I also like the idea of using the Pixel Tablet as a dedicated device for my video conferences. The slate itself has two 8-megapixel cameras — one on the rear and one in front. Google has designed Meet to keep the user centered in the frame even if you’re moving around. The company says the Pixel Tablet “has the best Google Meet app video calls of any tablet,” which is a claim I’ll have to put to the test in the real world.

The Pixel Tablet on a brown bookshelf with its screen facing out.
The Pixel Tablet on a brown bookshelf with its screen facing out. (Photo by: Sam Rutherford / Engadget)

Using the Tensor G2 processor, the system will automatically adjust brightness to make sure you’re well lit. This was pretty funny to watch during our demo when the camera hunted for a person to keep in frame when I left its view. It discovered my colleague Sam about a foot away, even though he wasn’t facing the Tablet, and zoomed in on him. When both of us looked at the camera, the framing changed to accommodate us.

I’m not a fan of the low camera angle when the screen is docked, but the good news is you can still use Meet when the tablet is detached. Google also makes a case that you can buy for $79. It comes with a kickstand that doubles as a handle when unfolded all the way, so you can prop the device up on the go or hang it on a hook if you wish. I can see myself propping the tablet up on a higher surface or hanging it on a kitchen cabinet if I were to take a call from my parents while cooking dinner. What's nice is that because of the way the case is designed, you can easily snap the screen back onto the dock even with the case on, since the kickstand fits nicely around the base and the pogo pins can still make contact.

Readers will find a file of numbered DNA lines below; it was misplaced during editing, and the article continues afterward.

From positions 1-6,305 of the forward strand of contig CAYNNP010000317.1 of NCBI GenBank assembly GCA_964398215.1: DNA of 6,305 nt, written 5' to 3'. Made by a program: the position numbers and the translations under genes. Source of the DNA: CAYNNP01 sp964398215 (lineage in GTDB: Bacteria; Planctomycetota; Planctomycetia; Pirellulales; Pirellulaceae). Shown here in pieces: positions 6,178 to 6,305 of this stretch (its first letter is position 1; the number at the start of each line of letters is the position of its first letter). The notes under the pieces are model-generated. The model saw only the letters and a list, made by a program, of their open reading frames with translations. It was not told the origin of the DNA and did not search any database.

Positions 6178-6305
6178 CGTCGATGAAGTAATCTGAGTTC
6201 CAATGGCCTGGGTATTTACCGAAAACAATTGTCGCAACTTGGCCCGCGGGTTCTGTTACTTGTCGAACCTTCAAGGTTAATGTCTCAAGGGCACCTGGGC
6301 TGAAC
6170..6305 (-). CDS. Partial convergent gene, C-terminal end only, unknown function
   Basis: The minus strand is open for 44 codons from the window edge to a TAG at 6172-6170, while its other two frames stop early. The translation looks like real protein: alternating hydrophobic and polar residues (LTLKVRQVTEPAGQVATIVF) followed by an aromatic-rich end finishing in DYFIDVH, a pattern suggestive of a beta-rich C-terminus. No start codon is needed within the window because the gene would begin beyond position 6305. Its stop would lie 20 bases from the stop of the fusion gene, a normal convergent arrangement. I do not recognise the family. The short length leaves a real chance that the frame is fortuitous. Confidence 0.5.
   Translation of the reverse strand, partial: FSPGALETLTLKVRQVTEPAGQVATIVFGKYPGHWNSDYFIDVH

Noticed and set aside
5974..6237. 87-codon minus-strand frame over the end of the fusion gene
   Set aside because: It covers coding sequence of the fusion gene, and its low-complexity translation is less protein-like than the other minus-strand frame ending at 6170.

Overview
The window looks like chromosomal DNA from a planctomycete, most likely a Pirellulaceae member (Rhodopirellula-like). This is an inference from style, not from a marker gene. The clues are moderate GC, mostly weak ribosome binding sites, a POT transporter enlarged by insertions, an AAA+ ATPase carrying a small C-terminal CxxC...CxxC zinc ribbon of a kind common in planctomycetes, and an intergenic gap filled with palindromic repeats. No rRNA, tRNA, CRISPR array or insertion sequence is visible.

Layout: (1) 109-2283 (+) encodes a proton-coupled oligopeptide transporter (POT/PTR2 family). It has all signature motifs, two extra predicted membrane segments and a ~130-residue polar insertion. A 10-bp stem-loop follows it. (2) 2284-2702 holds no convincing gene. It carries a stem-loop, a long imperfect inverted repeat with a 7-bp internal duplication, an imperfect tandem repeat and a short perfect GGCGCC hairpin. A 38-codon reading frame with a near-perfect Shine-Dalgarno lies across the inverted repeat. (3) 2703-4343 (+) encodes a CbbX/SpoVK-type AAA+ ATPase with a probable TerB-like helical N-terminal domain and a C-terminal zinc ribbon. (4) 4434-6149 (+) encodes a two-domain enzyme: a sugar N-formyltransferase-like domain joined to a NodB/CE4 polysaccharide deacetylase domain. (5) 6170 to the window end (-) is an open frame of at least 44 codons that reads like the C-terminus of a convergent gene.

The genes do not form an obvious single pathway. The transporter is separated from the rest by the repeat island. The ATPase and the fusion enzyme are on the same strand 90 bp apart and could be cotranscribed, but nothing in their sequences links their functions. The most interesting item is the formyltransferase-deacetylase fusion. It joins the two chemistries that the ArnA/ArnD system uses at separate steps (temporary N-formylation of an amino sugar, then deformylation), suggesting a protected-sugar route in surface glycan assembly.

It’s worth noting that when the screen is detached, the speaker base is basically useless. You can’t cast to it, and because it doesn’t have a microphone onboard, it won’t hear your commands. It doesn’t have a battery onboard either, so this isn’t a portable system you can take to the beach or on a road trip (though I can’t imagine why you would).

The back of the Pixel Tablet Case, showing its racetrack-shaped kickstand.
The back of the Pixel Tablet Case, showing its racetrack-shaped kickstand. (Photo by: Sam Rutherford / Engadget)

The tablet battery will last for 12 hours of video streaming, according to Google, so you should at least be able enjoy an entire season of You on a longhaul flight.

But remember. This isn’t meant to be a tablet first. Most other Android slates you’ll probably pick up about a few times a month, only to be annoyed to find it’s dead and need charging. Or you’ll take it with you on a trip to watch shows on the train or if you don’t like inflight entertainment options. With the Pixel Tablet, you’ll at least not have to worry about keeping it charged.

I’ve liked the idea of a smart display with a detachable screen since Chandra first mentioned it to me and, at first blush at least, the concept seems solid. I’ll have to wait till I can test out a unit in my own home to know how practical this idea is, but so far I’m intrigued.

Follow all of the news from Google I/O 2023 right here.